Warren told me it would be interesting for some of you to know what happens when we try to avoid over-exposure. Well, here are my first results.
Direct sunlight is too strong. One way to reduce intensity is to use only a reflected part of it. I used plain white paper for the next two spectra. In the first I aimed at a shadowed part of the paper:
Reds and greens are low (so that yellow and turquois are missing). No second (middle) red peak anymore. Almost no light at 600 nm.
Now I show you a spectrum of sunlightthat was reflected off the brighter part of the paper (without shadow).
Some more light at 600 nm but still no yellows at all, no turquois. Some flickering in the "waterfall" picture and some darker small lines in the green and blue part. Have those lines any meaning? Between 420 and 480 nm the blue curve looks "too flat" somehow. I am not sure if that is just co-incidence.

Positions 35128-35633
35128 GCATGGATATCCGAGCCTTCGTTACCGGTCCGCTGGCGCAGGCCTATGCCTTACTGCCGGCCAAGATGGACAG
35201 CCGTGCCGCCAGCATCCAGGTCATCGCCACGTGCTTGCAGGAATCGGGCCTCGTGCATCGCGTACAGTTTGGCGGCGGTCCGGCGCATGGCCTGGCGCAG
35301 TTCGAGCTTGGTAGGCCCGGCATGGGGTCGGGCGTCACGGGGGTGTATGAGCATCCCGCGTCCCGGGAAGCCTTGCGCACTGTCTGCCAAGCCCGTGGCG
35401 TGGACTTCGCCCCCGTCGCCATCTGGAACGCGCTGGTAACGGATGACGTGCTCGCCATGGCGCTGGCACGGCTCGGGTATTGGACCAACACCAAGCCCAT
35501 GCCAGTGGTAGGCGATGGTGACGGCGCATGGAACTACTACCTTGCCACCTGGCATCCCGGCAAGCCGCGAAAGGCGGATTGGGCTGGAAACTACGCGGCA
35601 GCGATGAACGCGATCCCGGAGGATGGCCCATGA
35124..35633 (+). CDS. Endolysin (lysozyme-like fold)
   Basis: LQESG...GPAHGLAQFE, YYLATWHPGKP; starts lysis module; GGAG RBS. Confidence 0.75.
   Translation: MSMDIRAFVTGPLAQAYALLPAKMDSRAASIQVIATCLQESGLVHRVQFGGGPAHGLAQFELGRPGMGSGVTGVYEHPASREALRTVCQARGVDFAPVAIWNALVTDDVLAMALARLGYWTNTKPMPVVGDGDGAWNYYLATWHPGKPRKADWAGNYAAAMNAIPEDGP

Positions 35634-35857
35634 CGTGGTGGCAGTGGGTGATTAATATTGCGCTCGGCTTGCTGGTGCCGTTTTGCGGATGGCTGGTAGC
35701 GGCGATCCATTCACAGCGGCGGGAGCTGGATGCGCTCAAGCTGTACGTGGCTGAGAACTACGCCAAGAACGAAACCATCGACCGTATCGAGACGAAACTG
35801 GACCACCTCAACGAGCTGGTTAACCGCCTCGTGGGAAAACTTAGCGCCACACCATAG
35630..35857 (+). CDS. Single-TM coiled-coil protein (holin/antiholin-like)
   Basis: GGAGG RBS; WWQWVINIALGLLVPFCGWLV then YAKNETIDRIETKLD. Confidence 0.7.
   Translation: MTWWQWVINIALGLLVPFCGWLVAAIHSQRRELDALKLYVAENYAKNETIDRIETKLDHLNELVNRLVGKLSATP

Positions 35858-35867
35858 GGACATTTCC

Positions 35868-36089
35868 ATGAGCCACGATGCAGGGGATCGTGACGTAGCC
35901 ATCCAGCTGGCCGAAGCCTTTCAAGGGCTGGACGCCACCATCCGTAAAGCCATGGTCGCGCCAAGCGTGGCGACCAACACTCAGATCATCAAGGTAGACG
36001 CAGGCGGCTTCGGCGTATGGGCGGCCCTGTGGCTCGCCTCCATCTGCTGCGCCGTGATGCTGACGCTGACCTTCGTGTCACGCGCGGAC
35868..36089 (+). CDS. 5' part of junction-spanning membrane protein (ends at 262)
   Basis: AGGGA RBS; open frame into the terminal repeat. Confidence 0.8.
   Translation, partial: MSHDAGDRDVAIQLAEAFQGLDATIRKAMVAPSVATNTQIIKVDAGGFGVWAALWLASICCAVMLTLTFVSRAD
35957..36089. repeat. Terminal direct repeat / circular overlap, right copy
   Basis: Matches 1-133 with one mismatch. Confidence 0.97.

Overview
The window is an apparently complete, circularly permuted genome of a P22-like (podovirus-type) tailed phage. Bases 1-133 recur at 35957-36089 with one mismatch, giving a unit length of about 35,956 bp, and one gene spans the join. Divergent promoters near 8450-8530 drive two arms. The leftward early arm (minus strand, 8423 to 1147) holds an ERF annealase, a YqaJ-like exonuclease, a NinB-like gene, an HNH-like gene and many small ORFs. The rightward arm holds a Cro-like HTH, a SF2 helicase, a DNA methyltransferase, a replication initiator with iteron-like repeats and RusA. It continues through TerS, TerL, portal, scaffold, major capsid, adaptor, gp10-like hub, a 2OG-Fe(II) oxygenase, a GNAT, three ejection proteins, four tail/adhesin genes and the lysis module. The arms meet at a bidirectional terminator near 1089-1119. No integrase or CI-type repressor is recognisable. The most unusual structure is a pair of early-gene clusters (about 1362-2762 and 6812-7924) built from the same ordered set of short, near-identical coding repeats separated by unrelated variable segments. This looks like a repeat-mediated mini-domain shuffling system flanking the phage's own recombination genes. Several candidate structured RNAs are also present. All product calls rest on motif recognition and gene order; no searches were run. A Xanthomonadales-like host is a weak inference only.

Here you can see the combined (overlayed) intensity curves:
Blue part of the spectrums is almost the same, red is only a bit reduced. The main difference is in the green range between 480 and 590 nm. Again, blue seems to be the colour of the shadows.
The worst over-exposure happens in the green range. It seems that using light reflected off white paper helps against over-exposure but it affects the whole spectrum by swallowing parts more or less completely (and more than other parts! The whole curve changes.). Perhaps there are other ways to reduce light intensity without changing the spectrum too much. Perhaps we should try polarisation filters???